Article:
Toshiba Develops Lightweight and Compact High-Power Superconducting Motor Prototype for Mobility Applications

Toshiba Energy Systems & Solutions today announced that it has developed a superconducting motor to meet the needs of the mobility sector. This superconducting motor can realize lightweight, high-output density and high-speed rotation, and can be made available for large mobility applications. Toshiba superconducting motor with these features is the first of its kind in the world. Toshiba ESS will promote cooperation with the mobility industry and is aiming to commercialize this technology by the late 2020s.

Toshiba ESS recently developed a prototype for a compact, high-speed superconducting motor with a maximum output of 2 MW, bringing together its manufacturing technology for high-speed rotating machines and superconductivity technology. This motor was developed by a team of engineers and experts at Toshiba ESS’s Keihin Operations.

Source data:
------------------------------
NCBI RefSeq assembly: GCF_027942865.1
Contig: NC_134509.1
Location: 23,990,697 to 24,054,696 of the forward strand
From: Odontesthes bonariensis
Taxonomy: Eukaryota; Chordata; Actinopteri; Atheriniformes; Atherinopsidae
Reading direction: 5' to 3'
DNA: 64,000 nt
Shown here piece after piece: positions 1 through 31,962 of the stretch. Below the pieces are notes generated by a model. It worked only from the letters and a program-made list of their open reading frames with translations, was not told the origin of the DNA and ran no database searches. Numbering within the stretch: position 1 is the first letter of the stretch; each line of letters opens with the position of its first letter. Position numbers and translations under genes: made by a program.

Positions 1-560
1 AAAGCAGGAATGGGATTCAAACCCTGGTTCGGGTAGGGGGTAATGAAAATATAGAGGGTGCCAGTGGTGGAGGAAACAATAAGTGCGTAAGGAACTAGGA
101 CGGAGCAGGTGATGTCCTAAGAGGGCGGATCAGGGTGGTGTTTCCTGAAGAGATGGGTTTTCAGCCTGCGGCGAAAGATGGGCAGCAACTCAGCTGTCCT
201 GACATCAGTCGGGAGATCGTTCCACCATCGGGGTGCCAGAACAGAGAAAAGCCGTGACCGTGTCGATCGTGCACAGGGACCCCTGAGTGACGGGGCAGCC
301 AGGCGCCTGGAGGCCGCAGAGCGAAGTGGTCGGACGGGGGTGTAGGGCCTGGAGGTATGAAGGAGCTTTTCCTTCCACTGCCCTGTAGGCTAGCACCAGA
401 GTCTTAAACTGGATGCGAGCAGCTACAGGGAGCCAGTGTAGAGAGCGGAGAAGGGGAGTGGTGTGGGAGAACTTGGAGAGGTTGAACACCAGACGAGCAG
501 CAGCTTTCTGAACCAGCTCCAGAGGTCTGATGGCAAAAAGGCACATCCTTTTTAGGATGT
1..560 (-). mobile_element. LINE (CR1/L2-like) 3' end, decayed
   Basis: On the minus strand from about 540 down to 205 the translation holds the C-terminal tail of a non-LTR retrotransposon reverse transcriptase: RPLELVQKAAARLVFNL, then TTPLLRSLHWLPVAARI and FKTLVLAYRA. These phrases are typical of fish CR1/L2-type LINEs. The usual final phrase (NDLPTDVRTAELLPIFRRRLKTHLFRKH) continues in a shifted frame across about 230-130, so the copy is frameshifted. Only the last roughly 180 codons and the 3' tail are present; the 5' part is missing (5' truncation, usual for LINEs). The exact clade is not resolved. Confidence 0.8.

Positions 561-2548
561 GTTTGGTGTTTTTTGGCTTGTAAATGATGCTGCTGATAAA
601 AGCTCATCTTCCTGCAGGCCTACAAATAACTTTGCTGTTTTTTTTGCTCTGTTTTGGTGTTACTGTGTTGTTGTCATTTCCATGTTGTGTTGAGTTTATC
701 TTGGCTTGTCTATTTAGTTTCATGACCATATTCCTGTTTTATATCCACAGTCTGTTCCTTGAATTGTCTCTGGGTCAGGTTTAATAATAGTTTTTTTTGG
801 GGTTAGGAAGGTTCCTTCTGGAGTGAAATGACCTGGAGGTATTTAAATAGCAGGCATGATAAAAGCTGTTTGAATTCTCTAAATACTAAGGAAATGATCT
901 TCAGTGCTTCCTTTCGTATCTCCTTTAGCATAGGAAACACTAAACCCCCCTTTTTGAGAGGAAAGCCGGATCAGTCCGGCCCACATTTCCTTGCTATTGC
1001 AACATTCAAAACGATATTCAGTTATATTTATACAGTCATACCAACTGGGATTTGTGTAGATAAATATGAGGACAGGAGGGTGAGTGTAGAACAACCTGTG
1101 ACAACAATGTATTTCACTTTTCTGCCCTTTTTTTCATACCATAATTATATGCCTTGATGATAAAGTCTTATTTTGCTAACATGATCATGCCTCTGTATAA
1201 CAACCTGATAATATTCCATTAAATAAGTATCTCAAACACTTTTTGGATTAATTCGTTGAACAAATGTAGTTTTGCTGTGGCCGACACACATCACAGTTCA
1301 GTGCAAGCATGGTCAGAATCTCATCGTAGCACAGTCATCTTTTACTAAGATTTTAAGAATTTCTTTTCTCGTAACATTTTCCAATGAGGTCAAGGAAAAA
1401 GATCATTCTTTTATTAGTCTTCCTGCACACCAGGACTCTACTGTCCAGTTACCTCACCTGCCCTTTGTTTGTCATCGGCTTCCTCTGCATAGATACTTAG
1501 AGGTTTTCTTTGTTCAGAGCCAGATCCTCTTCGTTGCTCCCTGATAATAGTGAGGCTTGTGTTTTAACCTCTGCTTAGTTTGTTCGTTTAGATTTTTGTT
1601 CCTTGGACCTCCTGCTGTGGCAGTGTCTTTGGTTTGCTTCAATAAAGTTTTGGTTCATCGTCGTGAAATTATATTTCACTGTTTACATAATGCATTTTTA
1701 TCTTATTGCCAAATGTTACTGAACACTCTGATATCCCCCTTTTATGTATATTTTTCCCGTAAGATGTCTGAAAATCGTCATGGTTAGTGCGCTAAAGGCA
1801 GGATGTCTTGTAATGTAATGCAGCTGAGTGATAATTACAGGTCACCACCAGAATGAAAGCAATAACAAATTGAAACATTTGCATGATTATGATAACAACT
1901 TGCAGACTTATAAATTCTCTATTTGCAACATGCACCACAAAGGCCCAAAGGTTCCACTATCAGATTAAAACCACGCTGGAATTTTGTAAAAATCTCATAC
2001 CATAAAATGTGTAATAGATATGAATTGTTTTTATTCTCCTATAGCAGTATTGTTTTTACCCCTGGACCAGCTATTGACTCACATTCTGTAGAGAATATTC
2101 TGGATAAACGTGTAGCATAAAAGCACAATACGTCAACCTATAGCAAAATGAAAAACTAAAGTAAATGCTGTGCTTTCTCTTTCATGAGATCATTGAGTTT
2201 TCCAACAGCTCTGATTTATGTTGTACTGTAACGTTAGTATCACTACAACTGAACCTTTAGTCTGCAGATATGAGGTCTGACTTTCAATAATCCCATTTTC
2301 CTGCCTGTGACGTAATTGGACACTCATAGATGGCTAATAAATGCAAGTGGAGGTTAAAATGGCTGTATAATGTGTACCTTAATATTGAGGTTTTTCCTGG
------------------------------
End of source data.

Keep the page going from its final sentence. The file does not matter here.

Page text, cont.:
See also  Nikon announces large-volume non-contact measuring system – APDIS series

The newly developed superconducting motor is less than 1/10th the weight and size of a conventional motor with the same level of power output, and Toshiba ESS expects it will make a significant contribution to the electrification of aircrafts and the mobility sector. To achieve total carbon neutrality, it is necessary to explore not only carbon-free SAF, but also aviation systems as a whole; thus, the industry needs to develop lightweight and high-powered motors for propulsion systems. Toshiba ESS will further improve this technology and accelerate efforts toward its implementation to society.

See also  Toshiba to Showcase Technologies for Ultrafast Data Storage, Access and Wireless Transfer at IFA 2014

Toshiba ESS is also exploring the business of carbon recycling, in which CO2 from exhaust gas is recycled into SAF through the P2C process, utilizing electrolysis technology to convert carbon dioxide (CO2) into carbon monoxide (CO). Through these efforts, Toshiba ESS will provide various solutions to the mobility industry and contribute toward realizing a carbon-neutral society.